road? Where do you check for more info? When do you finally give up?

“Genealogy is not an exact science, and there is no distinct ‘end of the road.’ What information you can find really depends on how much time and resources you are able and willing to invest in your research. If I am searching for one specific record and find that it’s impossible to locate, I always try to find another way to get the information that
the record contained.”

Can you tell me about a time that you encountered and subsequently overcame a
brick wall in your research? How did you beat it?

“There have been times when I have tried to locate a client’s family member on a
particular census, but they were not coming up in any searches. In one particular case, I used the census records from the years before and after to make a guess as to where
they would have been living. Then, using the names and ages of the family members, I
did a page-by-page search of the census in that town. It turned out that they were
actually on the record, but that the handwriting on the original record was hard to read,
so whoever transcribed them into digital format entered the wrong last name.”

“There was another case in which the spelling of the family’s last name was changed
shortly after they immigrated to the United States. So, when searching for their
immigration records, they couldn’t be found under the current spelling. In that case, I
took the information that I knew about the family and was able to locate a ship manifest
from when the family arrived. From there, I could find their immigration papers showing
the original spelling.”

What kind of little-known research avenues are out there?

“There are a lot of avenues that can be used to find information. It’s really a matter of taking the few things you know to be true and plugging them into different sources to try to find what you’re looking for.”

Have you ever discovered anything embarrassing, shameful, or shocking while
researching a family’s history?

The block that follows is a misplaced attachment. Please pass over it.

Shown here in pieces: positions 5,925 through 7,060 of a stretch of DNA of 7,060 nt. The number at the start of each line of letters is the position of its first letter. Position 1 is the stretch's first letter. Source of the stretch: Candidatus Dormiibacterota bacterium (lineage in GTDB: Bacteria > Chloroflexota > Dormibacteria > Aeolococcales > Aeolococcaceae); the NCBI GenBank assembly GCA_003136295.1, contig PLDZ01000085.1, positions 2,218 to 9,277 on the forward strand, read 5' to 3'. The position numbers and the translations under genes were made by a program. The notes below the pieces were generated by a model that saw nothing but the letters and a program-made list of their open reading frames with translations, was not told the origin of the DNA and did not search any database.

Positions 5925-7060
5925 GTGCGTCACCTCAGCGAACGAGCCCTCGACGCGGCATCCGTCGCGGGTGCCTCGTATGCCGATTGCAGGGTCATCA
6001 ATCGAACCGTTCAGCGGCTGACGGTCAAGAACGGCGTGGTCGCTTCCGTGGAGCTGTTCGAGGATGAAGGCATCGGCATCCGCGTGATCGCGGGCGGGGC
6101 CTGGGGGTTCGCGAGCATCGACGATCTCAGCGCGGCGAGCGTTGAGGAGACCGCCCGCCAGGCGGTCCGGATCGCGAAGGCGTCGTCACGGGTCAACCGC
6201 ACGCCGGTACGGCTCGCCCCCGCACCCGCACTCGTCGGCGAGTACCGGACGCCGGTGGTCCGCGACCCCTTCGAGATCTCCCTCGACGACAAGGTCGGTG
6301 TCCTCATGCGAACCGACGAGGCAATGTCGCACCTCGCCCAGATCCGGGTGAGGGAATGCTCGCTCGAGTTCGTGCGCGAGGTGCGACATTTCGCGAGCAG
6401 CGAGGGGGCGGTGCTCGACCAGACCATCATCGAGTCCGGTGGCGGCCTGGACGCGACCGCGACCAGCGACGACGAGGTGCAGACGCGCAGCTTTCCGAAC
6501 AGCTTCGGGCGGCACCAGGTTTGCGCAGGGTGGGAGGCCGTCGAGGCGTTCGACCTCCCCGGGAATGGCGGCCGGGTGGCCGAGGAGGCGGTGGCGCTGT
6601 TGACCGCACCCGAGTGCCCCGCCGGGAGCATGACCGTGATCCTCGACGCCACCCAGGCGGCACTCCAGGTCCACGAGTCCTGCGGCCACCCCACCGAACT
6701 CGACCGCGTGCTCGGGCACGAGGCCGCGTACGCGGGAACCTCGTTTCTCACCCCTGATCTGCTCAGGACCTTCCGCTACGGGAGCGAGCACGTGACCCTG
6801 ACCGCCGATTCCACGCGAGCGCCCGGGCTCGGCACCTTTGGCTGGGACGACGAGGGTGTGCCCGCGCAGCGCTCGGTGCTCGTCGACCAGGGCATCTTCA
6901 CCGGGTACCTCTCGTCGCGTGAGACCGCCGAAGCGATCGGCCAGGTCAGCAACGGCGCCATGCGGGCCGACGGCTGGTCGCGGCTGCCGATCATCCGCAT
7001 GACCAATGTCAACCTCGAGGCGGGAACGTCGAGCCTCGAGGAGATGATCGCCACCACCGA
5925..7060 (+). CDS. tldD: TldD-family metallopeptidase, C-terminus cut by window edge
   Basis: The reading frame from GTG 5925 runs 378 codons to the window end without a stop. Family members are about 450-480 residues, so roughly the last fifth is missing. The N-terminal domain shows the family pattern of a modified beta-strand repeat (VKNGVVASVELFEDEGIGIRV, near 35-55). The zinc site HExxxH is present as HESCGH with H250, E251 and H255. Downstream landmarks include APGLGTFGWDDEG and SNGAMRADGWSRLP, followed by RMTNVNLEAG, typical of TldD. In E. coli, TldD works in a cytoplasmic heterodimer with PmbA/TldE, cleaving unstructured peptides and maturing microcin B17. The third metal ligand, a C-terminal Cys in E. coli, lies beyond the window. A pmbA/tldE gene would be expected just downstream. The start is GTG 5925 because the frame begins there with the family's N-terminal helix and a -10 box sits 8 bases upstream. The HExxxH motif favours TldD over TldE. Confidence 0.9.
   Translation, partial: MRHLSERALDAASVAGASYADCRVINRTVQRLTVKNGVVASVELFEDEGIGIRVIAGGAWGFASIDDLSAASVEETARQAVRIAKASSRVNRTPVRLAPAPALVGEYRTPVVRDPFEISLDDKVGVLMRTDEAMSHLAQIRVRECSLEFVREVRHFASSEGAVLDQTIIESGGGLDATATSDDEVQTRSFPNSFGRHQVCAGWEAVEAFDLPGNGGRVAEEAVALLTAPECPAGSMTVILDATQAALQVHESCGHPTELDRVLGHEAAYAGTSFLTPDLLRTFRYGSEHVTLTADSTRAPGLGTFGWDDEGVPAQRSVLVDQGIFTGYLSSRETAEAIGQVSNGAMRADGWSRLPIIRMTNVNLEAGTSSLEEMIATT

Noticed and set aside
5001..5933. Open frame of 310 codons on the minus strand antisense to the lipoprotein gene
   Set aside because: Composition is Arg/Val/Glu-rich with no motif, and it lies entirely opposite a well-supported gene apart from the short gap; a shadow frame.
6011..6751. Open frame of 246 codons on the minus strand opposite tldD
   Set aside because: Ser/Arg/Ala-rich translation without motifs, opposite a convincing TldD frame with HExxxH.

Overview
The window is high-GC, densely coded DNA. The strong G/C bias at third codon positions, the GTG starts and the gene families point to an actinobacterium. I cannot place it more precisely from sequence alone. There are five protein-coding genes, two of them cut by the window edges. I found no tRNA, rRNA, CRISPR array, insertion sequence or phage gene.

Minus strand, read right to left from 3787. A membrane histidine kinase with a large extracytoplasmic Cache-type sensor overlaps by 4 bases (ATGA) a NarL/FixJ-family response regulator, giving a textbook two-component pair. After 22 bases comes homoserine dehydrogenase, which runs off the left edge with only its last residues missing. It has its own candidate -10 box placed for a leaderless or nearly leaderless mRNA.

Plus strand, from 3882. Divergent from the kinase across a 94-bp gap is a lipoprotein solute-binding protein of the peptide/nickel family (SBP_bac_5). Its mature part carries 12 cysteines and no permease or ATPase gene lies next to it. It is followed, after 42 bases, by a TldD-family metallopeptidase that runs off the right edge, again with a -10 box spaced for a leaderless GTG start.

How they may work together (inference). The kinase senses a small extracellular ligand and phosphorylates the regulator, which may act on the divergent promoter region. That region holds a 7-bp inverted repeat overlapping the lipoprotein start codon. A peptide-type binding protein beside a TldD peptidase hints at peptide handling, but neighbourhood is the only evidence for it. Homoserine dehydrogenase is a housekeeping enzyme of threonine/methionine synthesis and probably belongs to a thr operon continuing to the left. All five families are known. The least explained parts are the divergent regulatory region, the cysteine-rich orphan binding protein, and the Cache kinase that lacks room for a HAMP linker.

“History is full of all kinds of embarrassing and ugly things. So, when you’re digging into
a family’s past, it’s inevitable that there will be at least a few unpleasant discoveries. I
have found all sorts of things in my research: family members with illegitimate children,
people who spent time in the state asylum, slave owners, Nazis, murderers…the list
goes on.”

Is there ever an instance where a genealogist would choose to not share a discovery with their client?

“I try to be as honest as possible with my clients, and let them know about
everything I dig up. There have been times when a client has voiced that they don’t
want to know about anything unsavory. In those cases, I just keep those things to
myself. For the most part, though, people tend to understand that no family is perfect
and that there are bound to be some unexpected discoveries.”

I asked Ms. Rizzo to tell me about her favorite genealogical research story from her own experience. 

I wanted to know if she’d had one particular success that was the most fulfilling or if any one client stood out in her memory as being her happiest customer ever.

Here’s how she responded:

“As cliché as it sounds, I have honestly enjoyed all of the different genealogy projects I’ve worked on. Discovering and putting together all of the clues of the past is such a rewarding experience. And it’s so much fun to see how excited my clients get when I find things about their ancestors that they didn’t know before. I don’t know that I can necessarily pinpoint a specific moment that has been the most fulfilling, or a client who has been the happiest. I would say that personally my most fulfilling moments are when I spend hours trying to solve a mystery, and finally come across the answers I have been looking for.

“As for my clients, I think they have all been quite happy with the results. After all, when someone hires a genealogist, it’s generally because they have a deep desire to find out about their roots. Being able to provide them with answers to the age-old question of ‘Where did I come from?’ is incredibly satisfying for everyone involved.”

If you’re interested in starting a family history project of your own, request a quote today!        

Peter Albrecht